One time a land crab grabbed onto the back of Michael. He bent down to play with one and the other came up behind him and just grabbed his little bottom and Mom had to take off those shorts and she just flung it around her head until that land crab went flying [laughter].
Michael: Like Kathy was saying it really was like a Disneyland for us and a lot of that had to do with how creative our parents were and that is a great example on Mom’s side – arts and crafts and great with kids. On Dad’s side, being in the supplies section, if he had a weather balloon he could get it filled up with helium or whatever and we would hold on to it. He had box kites that we would fly. He would get these one man life rafts like pilots have to strap on to and fly under. We put them out in the yard. We would fill them up with water. That was a… we would play with that for days. Then he would bring home some bigger six man life rafts. Remember that? And he would fill them up with the…
Kathy: Oh yea! instant swimming pool for us in the backyard!
Kathy: Every week we would go buy groceries and we would have to get on the ferry and of course Mom had to entertain us for about fifteen minutes to half hour while the ferry puttered across the inlet and I would bring all my dolls and line them so… And they would watch Mike and I fishing. We each had a string, not a pole, just a string, and we would put it in the water and hope a fish would bite. So that was our entertainment on the ferry. And everybody, you know how you have a thousand cartoons now on Saturday morning? We had one. What was it? [singing] Felix the Cat, the wonderful, wonderful cat [laughter].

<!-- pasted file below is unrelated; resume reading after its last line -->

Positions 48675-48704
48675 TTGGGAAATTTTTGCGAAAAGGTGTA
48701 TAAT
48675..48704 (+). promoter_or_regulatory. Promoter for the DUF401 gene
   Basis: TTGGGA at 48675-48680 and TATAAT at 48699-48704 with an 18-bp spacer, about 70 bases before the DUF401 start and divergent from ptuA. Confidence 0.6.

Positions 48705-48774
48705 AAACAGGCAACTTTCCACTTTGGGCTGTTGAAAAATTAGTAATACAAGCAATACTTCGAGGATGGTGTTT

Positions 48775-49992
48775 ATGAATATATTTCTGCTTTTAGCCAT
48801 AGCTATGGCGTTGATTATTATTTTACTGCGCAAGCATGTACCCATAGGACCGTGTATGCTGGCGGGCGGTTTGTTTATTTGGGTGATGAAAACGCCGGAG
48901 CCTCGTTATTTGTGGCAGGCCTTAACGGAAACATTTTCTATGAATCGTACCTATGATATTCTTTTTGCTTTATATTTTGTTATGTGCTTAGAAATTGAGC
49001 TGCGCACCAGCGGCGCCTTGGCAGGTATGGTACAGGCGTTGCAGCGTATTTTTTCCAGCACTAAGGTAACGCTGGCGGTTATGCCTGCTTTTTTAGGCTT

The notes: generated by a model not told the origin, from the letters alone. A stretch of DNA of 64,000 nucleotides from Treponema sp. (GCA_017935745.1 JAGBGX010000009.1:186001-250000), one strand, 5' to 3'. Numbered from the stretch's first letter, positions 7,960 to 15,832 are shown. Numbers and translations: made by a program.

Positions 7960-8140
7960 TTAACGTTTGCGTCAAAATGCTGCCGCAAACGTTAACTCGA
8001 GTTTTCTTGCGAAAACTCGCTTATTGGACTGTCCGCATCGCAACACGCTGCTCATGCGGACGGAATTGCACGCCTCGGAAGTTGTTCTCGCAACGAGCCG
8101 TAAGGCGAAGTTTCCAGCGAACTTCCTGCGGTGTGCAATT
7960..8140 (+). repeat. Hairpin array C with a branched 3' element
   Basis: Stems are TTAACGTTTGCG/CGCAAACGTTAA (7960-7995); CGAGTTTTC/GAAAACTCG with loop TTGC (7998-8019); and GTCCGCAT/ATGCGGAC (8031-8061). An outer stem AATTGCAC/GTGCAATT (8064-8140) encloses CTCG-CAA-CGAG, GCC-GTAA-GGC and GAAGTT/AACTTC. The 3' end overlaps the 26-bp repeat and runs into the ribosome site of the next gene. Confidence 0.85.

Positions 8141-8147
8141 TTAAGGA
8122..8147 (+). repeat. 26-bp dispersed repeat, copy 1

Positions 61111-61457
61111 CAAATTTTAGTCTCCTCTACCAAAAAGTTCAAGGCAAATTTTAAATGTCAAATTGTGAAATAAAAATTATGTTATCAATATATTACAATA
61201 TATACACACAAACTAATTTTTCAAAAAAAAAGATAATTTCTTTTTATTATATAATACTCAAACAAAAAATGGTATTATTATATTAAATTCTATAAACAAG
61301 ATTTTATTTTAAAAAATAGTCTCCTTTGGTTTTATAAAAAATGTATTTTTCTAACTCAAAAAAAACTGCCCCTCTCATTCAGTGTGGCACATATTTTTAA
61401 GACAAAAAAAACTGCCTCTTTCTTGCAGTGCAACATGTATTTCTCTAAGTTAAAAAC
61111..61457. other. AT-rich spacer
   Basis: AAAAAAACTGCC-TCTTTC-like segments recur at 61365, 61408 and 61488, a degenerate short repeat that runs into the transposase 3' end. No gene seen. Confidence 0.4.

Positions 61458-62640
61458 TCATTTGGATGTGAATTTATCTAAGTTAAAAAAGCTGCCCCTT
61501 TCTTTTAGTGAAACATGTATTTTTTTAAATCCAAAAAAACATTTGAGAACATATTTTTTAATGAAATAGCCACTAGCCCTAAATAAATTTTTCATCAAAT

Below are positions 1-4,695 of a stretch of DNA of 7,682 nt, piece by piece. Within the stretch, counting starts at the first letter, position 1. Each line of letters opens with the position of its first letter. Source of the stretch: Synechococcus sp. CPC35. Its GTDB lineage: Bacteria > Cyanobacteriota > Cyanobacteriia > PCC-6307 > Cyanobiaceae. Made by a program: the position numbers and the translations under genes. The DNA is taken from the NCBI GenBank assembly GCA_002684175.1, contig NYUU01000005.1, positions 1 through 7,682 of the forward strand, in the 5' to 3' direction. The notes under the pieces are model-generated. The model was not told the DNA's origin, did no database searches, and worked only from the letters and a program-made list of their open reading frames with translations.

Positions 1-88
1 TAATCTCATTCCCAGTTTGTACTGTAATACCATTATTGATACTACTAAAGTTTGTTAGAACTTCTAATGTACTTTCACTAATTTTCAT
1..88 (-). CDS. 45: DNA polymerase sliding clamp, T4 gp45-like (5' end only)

Michael: How do you remember that?
Kathy: I do not know but that was the only cartoon and I was so scared that I would miss it because you had to be right there, do your thirty minutes for a cartoon, and that was it, it was over…
Well I remember guns and hand grenades just laying around and we did not think anything about them. You know, Dad would have a couple of hand grenades on his desk and we just knew not to pull the ring out [laughter].
It was fun. Our dad actually took us back there – the first fence – one time, us and a lot of kids. He took us on a survival mission to show us what we could eat and what we could not. And do you know, there was everything growing back there. Cactus! He opened a cactus and showed us how we could suck on the jelly and supposably live on that a couple of days if you had nothing else to eat.
Michael: So living there for us was just fantastic. We never knew anything about the politics of the entire situation and how critical their mission was.
Kathy: The politics, we never knew what was going on. Even the missile crisis, we had no idea how serious that was, that we were on the brink of nuclear war.
Michael: Great parents!